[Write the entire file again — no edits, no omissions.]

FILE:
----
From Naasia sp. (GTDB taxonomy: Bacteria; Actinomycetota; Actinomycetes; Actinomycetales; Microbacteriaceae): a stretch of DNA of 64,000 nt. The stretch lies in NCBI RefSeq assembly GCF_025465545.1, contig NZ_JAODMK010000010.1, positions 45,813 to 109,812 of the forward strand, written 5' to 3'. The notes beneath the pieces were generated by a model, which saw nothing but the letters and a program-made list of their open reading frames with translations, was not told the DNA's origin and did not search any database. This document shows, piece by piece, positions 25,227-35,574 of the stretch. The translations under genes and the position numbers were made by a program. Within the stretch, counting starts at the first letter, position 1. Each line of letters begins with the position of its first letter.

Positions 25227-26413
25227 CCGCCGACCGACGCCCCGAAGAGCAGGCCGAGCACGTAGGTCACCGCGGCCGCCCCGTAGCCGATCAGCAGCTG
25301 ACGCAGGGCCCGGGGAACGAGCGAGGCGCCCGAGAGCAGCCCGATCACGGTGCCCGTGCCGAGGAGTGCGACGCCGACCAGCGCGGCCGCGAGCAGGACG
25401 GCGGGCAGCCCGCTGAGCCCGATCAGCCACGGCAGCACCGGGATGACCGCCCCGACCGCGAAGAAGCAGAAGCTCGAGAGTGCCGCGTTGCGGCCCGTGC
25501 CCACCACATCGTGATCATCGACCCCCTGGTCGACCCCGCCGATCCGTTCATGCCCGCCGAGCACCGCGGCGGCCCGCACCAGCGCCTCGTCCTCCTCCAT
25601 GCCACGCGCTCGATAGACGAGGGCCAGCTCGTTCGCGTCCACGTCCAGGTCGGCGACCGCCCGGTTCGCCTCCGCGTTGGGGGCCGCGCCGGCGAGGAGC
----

From Naasia sp. (GTDB taxonomy: Bacteria; Actinomycetota; Actinomycetes; Actinomycetales; Microbacteriaceae): a stretch of DNA of 64,000 nt. The stretch lies in NCBI RefSeq assembly GCF_025465545.1, contig NZ_JAODMK010000010.1, positions 45,813 to 109,812 of the forward strand, written 5' to 3'. The notes beneath the pieces were generated by a model, which saw nothing but the letters and a program-made list of their open reading frames with translations, was not told the DNA's origin and did not search any database. This document shows, piece by piece, positions 25,227-35,574 of the stretch. The translations under genes and the position numbers were made by a program. Within the stretch, counting starts at the first letter, position 1. Each line of letters begins with the position of its first letter.

Positions 25227-26413
25227 CCGCCGACCGACGCCCCGAAGAGCAGGCCGAGCACGTAGGTCACCGCGGCCGCCCCGTAGCCGATCAGCAGCTG
25301 ACGCAGGGCCCGGGGAACGAGCGAGGCGCCCGAGAGCAGCCCGATCACGGTGCCCGTGCCGAGGAGTGCGACGCCGACCAGCGCGGCCGCGAGCAGGACG
25401 GCGGGCAGCCCGCTGAGCCCGATCAGCCACGGCAGCACCGGGATGACCGCCCCGACCGCGAAGAAGCAGAAGCTCGAGAGTGCCGCGTTGCGGCCCGTGC
25501 CCACCACATCGTGATCATCGACCCCCTGGTCGACCCCGCCGATCCGTTCATGCCCGCCGAGCACCGCGGCGGCCCGCACCAGCGCCTCGTCCTCCTCCAT
25601 GCCACGCGCTCGATAGACGAGGGCCAGCTCGTTCGCGTCCACGTCCAGGTCGGCGACCGCCCGGTTCGCCTCCGCGTTGGGGGCCGCGCCGGCGAGGAGC